When I met with the three of them to talk about their years here, Lilly remembered that theirs was the largest graduating Erindale College commerce class.

“When we graduated with the B. Comm. degree, we were 23 people and that was the largest graduating class ever for B. Comm. at Erindale. Fifteen hundred started and 23 graduated right to the end,” she said.

Today the number of students entering the commerce programs is in the thousands, but the same thing happens as it did during John and Lilly’s time at Erindale—the numbers dwindle as students progress deeper into their degree.

“In second year,” said Robert, “they had us at a breakfast and they said that our numbers were cut by about 50 to 60 percent when we had to specialize.”

The program still requires a double major in commerce and another subject, such as accounting. But the cost is very different.

“Price-wise, it’s like night and day,” said John. “What we paid is not like what you’re paying now.”

This is because of the deregulated fees of the commerce program. Students now pay around $14,000 a year, as Robert did when the new fees were introduced.

Robert, who commuted to campus every day from Vaughan during his undergrad years like his father, said his decision to go to UTM was made freely of his parents’ history.

“It was something I felt on my own,” said Robert. “I felt that it was a place where you always felt welcome, where professors and students and everybody were always trying to help you and make sure you have the best experience you can have. That’s the vibe I always got from UTM. I loved it.”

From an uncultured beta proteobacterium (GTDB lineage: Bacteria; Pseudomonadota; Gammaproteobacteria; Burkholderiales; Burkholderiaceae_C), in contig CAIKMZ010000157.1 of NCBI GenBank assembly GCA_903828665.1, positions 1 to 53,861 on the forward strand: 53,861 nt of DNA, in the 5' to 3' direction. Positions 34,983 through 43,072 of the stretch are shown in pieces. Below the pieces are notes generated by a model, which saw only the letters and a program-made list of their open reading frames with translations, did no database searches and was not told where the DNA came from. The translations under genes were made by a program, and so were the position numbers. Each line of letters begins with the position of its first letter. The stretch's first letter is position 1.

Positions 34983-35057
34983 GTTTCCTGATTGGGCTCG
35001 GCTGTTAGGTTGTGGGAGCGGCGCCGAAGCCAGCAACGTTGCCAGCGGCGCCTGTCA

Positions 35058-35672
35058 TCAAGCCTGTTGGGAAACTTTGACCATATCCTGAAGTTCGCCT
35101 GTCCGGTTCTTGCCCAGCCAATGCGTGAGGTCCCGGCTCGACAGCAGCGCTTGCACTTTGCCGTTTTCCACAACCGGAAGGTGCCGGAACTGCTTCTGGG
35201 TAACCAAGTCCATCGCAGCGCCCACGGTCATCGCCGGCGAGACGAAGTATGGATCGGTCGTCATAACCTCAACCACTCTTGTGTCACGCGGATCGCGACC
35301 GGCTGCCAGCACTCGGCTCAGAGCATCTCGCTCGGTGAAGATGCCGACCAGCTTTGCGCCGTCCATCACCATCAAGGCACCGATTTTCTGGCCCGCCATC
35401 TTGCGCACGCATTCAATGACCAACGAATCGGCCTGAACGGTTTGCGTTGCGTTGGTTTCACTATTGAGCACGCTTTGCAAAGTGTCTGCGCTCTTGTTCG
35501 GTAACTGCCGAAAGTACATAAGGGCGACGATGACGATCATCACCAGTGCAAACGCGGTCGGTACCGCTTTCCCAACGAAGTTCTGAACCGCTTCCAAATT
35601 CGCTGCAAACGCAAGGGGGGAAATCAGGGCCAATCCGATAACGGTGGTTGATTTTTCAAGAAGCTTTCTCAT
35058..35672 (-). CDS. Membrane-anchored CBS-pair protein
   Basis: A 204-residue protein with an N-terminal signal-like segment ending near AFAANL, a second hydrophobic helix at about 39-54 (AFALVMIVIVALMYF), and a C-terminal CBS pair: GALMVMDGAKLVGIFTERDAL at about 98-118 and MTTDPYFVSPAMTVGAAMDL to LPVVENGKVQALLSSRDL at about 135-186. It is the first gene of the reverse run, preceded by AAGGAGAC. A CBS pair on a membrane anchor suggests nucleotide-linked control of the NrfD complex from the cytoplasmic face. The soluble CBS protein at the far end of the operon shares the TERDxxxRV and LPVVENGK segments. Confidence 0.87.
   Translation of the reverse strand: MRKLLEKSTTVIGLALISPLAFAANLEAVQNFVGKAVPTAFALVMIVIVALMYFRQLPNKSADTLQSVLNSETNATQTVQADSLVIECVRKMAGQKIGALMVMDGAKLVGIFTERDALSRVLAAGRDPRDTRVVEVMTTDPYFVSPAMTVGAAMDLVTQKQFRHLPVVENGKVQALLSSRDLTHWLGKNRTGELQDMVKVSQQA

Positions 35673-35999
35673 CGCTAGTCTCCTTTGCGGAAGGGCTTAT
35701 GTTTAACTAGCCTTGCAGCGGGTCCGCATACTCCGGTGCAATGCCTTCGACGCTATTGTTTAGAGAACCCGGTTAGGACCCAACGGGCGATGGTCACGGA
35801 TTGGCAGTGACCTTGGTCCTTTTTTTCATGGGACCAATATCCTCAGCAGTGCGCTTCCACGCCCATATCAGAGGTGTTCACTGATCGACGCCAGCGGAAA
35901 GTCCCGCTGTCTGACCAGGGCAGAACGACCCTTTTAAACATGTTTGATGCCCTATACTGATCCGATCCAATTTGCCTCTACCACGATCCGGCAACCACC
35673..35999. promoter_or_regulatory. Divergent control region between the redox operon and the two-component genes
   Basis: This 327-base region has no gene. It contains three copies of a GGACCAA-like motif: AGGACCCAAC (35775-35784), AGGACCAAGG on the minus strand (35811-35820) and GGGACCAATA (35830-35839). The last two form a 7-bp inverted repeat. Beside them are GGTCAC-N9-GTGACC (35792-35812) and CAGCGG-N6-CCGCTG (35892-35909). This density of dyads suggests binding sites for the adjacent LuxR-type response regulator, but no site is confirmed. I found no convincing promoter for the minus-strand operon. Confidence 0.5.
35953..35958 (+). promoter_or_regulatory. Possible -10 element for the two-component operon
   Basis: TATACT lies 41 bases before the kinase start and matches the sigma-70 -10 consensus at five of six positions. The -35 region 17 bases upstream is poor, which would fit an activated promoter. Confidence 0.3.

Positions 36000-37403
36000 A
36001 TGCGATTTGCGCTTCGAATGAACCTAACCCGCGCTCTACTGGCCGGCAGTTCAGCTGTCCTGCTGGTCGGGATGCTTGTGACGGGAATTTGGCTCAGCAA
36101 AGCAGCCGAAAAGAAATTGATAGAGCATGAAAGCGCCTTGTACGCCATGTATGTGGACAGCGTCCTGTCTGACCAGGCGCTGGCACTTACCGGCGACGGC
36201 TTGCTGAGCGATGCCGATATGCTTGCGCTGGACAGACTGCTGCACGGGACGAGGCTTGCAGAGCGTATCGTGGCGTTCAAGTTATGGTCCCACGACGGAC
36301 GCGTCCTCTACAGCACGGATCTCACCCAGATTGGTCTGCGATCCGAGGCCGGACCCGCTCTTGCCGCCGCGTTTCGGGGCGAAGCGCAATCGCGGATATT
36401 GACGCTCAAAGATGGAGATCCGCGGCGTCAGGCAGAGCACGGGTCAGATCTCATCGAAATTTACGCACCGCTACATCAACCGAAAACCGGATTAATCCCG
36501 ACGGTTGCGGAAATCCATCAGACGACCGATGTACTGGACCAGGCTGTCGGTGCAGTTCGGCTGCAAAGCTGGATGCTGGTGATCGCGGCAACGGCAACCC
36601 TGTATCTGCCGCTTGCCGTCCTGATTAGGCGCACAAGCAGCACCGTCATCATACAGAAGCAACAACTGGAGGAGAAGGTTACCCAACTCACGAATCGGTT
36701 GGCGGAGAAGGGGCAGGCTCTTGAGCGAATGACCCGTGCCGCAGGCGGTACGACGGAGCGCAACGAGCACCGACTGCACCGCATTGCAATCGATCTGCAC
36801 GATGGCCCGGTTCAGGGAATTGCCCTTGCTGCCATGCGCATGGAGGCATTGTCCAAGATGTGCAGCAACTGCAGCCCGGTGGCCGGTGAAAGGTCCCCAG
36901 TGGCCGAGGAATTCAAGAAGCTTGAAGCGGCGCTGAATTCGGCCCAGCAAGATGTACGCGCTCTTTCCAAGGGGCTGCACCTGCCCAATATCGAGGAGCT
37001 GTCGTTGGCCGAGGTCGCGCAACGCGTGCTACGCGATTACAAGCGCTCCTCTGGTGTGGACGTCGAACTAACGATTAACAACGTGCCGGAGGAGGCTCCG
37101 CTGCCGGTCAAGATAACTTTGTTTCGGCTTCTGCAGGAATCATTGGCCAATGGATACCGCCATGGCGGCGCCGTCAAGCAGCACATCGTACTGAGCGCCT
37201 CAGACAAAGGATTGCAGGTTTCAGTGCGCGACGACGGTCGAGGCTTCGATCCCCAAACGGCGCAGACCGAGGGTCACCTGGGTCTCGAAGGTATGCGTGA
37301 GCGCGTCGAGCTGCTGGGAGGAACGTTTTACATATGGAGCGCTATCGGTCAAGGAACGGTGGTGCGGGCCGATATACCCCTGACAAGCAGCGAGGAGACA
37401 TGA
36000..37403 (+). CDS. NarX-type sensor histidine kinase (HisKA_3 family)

It’s unlike the St. George campus, he said, which has always sported a more competitive environment. “At the St. George campus, it’s really intimidating. Nobody wants to give you the time of day,” said Robert with a smile.

Some things don’t change—his parents said it was the same in the ’80s.“A bunch of friends and I did get accepted to the downtown campus,” said John. “We chose here. It felt much more at home.”

“It wasn’t like the downtown hustle and bustle that was so impersonal,” Lilly added. “The ambience makes a big difference. When you’re downtown you’re plopped in the middle of downtown Toronto and trying to find a niche, whereas here you’re part of the same community.”

Their favourite places to study were almost the only places one could study: North, South, and the library, which was inside South, just across from the Meeting Place in the area now occupied by the office of the School of Continuing Studies.

“That’s a very small place for a library,” I observed.

“Yes, it was,” said Lilly with a laugh. “Very small.”

John and Lilly reminisced about handing in everything on paper. You lined up at a set time to drop off your work. If your handwriting wasn’t good enough, you were screwed. So everybody learned to type.

I was taking the interview down with an iPad, so far removed from the time John and Lilly were describing to me. I felt utterly relieved to have the technology that allowed me to be a student in a way that I never could have been if I had been here when my parents were, when John and Lilly were. I’m sure Robert felt the same.

I wrapped up the interview when I realized that we could go on for forever talking about life as a student of Erindale College 30 years ago versus life as a UTM student today. At some point, you have to wrap up the nostalgia.

I teased Robert about the idea of marrying someone he met at UTM, like his parents and mine did.

“You never know,” said John as Lilly laughed. Robert just smiled.

No pressure.